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Q&A with Nikolaj Hansson of Palmes

Spring/Summer '24

Palmes, or Palmes Tennis Society, to give it its full name, is back for another summer in the Basement: a menswear collection with roots in tennis culture, designed for wearing on and off the court. In the spirit of its inspiration, Rob serves some questions and founder Nikolaj Hansson volleys (or does he lob?) the answers.

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Palmes has its aesthetic deeply rooted in tennis culture. What was the plan at the start with the label?

Palmes came from an idea of showing tennis as a sport and culture in a more progressive and forward-looking perspective. Coming from skateboarding myself, I had this idea of tennis being quite elitist and conservative, mainly because that's just how it's always been presented in popular culture, media and fashion. And I think many people don't play tennis for that reason, because they can't relate to its surrounding culture. With Palmes, we seek to hint towards whatever we find ourselves into at any given moment, be it from the spheres of art, architecture, design, skateboarding, music or the like, bringing these elements into tennis for a more open and relatable feeling which we hope will essentially get more people out there on the tennis courts.

A Los Angeles Day photographed by Sean Murray for Palmes

Tennis labels have always crossed over into working class mainstream fashion in the UK, particularly with brands like Fila and Ellesse. Did these serve as inspiration to you when you started Palmes?

Being an outsider to tennis when I first started playing myself, I found myself gravitating more towards things from the outside world and taking these into the world of tennis, rather than looking at what was already there.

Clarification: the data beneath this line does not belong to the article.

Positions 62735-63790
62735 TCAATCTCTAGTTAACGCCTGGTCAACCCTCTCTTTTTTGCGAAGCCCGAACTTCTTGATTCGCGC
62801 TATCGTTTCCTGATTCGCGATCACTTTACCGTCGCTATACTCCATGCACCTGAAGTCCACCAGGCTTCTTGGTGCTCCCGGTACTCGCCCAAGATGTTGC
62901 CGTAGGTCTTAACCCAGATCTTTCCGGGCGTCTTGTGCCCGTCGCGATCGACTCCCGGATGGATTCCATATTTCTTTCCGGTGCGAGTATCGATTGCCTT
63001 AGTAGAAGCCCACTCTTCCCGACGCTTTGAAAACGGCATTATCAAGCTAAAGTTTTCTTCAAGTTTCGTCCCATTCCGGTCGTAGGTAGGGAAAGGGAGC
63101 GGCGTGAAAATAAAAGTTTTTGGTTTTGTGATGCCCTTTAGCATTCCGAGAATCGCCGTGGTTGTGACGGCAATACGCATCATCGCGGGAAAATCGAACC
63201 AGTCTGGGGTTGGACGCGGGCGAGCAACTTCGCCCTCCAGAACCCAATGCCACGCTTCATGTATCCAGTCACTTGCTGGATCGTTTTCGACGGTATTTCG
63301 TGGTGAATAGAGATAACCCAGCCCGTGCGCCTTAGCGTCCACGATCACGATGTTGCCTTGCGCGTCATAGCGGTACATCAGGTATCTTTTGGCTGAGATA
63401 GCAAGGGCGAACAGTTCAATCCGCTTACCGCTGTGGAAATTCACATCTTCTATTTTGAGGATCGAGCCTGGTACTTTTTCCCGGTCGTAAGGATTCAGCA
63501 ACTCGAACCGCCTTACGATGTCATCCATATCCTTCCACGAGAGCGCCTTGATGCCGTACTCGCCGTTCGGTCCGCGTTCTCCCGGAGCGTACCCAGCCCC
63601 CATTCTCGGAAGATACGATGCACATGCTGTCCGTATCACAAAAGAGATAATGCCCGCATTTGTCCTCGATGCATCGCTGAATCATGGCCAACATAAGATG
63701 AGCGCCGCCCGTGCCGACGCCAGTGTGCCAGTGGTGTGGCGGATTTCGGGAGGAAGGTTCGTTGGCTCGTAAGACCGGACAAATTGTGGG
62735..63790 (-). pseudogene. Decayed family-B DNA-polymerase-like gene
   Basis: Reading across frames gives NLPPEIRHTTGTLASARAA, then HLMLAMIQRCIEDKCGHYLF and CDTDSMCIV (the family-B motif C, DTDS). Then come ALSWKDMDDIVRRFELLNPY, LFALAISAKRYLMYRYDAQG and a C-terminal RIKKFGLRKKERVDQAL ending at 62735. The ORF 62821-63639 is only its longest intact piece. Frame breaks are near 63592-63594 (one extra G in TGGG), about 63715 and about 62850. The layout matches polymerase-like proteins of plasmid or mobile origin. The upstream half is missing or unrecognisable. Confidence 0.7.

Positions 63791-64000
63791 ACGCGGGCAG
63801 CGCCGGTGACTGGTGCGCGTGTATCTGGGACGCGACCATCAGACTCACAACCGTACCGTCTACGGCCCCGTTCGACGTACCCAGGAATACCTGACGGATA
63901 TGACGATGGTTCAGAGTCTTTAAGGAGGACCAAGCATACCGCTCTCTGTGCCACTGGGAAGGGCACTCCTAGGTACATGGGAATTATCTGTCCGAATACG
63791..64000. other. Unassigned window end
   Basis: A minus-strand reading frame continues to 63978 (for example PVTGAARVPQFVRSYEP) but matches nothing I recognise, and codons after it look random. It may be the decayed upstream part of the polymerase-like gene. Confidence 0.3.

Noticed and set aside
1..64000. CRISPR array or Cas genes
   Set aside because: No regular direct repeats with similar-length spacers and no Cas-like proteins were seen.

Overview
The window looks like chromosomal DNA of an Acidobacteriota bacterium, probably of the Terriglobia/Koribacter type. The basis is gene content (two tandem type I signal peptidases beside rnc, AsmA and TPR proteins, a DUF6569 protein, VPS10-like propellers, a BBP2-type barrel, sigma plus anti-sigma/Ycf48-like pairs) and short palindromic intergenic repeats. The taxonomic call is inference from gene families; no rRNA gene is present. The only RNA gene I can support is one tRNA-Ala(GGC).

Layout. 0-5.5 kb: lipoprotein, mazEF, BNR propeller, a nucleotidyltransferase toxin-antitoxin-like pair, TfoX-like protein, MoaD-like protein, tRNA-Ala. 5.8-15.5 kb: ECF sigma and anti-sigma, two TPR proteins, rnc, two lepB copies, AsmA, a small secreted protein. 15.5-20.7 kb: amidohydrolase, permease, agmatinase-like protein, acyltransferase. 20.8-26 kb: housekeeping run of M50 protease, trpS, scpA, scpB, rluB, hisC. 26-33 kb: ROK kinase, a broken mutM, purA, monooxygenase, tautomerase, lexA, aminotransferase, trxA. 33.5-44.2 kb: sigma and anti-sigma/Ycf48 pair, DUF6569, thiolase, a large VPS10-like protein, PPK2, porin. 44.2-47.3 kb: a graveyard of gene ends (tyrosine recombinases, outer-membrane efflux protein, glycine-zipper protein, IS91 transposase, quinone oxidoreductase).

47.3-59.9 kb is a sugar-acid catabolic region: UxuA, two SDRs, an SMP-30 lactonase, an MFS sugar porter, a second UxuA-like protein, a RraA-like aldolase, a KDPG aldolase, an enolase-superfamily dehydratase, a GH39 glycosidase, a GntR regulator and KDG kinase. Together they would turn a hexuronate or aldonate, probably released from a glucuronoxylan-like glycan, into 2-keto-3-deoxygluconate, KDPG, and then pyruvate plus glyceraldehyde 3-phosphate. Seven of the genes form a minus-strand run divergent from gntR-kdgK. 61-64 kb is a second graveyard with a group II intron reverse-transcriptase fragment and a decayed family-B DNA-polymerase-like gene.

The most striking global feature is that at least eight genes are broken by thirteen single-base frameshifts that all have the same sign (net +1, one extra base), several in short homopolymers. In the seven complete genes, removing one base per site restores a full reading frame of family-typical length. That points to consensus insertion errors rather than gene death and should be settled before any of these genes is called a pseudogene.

The game in the UK has always been slightly tinged with overtones of elitism. Would it be fair to say this is the case in Denmark?

To a large extent, yes. An example is Copenhagen, where we're based. There are only private tennis clubs and no public courts, meaning that you have to be a member of a club to play. Most of the clubs have year-long waitlists, meaning that it's kinda impossible to play if you're not a member. Down the line, this is something that we want to shake up too.

Scenes of Tennis in Tokyo (1964-2021) by Jun Iwasaki for Palmes

How do you feel attitudes are changing on the court with what players are wearing? Could we see Palmes at Wimbledon or Flushing Meadow soon?

I think there's always been a yearning for individuality on the tennis court, all the way back to McEnroe, Agassi and the likes. Today, we're seeing players such as Francis Tiafoe, Nick Kyrgios and more bringing their own sense of style and charisma into the game. To me, they embody what we are forever pushing at Palmes: That tennis as a sport and culture can and should be for the many, not the few.

Finally, you are allowed to watch one classic match from the past; what would it be and why?

Undoubtedly the 1980 Wimbledon final of Borg and McEnroe with the iconic tie-break and everything.


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